Sir Alexander Boswell had apparently been a "very industrious contributor" to both The Beacon (another Tory paper not owned by WMB) & The Glasgow Sentinel . He'd supplied about 30 articles, in all of which James Stuart was ridiculed, criticised or libelled.

The Last Duel in Scotland: James Stuart & Alexander Boswell

On 25 March 1822 Stuart challenged Boswell to a duel & Lord Rosslyn asked Boswell to "appoint an hour" as soon as possible. In the course of the night, however Stuart & Boswell were both arrested & taken before the sheriff, who bound them over to keep the peace within the town & country of Edinburgh. It seems that they just avoided this order by moving the event, as it was then arranged that the duel should take place in Fifeshire!

On 26 March the parties met near the village of Auchertool, at the farm of Balbarton near Kirkaldy. Lord Rosslyn acted as "second" for Stuart, & the Hon John Douglas for Boswell. Stuart again tried to effect a reconciliation ("say sorry") but Boswell was obstinate. The parties fired & Stuart, who had never handled a pistol before, seriously wounded his opponent.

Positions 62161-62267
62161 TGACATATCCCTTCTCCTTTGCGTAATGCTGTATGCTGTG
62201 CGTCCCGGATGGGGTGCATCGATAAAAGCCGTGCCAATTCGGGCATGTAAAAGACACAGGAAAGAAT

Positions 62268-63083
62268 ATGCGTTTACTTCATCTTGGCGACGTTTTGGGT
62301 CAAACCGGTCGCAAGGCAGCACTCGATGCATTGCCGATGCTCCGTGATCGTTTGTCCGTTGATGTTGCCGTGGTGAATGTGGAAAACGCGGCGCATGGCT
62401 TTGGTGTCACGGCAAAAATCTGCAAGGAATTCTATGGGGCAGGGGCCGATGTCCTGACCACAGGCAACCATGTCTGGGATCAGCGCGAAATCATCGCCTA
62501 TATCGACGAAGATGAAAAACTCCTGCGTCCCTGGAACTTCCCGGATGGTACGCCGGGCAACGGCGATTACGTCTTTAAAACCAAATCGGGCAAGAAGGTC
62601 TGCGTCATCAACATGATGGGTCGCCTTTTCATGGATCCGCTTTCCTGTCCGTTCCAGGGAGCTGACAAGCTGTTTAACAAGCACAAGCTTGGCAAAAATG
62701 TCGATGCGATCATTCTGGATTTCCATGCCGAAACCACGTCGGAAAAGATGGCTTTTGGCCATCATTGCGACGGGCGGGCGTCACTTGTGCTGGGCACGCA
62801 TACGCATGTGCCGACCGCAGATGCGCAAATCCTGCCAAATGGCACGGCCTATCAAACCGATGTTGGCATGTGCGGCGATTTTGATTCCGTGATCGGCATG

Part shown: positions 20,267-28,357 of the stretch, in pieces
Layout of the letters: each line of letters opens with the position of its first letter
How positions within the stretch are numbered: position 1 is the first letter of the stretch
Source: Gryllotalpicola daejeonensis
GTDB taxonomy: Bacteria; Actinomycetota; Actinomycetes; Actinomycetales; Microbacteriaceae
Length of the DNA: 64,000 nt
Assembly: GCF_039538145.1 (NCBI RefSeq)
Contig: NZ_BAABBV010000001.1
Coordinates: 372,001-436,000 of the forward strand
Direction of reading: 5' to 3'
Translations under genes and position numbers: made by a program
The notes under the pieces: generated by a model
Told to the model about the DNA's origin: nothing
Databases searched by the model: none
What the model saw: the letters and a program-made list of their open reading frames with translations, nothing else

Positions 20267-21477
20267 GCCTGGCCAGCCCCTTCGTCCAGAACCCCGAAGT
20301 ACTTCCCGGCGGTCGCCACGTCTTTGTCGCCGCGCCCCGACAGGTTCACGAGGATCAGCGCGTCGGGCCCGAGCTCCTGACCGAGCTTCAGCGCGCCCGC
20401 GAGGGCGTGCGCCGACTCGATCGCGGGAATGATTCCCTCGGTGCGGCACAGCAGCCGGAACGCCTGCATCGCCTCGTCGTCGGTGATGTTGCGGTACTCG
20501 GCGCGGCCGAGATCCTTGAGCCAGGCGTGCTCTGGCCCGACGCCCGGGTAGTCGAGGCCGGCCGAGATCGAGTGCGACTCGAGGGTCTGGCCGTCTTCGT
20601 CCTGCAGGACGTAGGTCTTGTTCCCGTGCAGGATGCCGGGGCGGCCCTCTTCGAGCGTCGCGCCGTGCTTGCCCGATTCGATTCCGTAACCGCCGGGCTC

To the obvious dismay of both sides Sir Alexander Boswell died the next day at Balmuto, the seat of his ancestors, in the presence of his wife & family. He was buried at Auchinleck.

Some sources record this as the last known duel in Scotland. I have found on the internet, however, the description of a later duel in 1826.

Some of the circumstances of the Stuart/Boswell duel & Boswell's death are reproduced by the famous Scottish novelist, Sir Walter Scott, in the duel scene of "St Ronan's Well". At the time it was described by the London Times as a "melancholy event" & a "much lamented transaction" & from Edinburgh it was reported that "A lamentable catastrophe has filled Edinburgh with horror."

Over the course of these events WMB was thrown into goal three times for different reasons. None of those matters was prosecuted. Without access to the court papers it is difficult to know exactly what was finally alleged against WMB but it seems that he was charged with conspiring with Stuart to "steal" the manuscripts he had taken from the offices of The Glasgow Sentinel.

The Trial of James Stuart, WS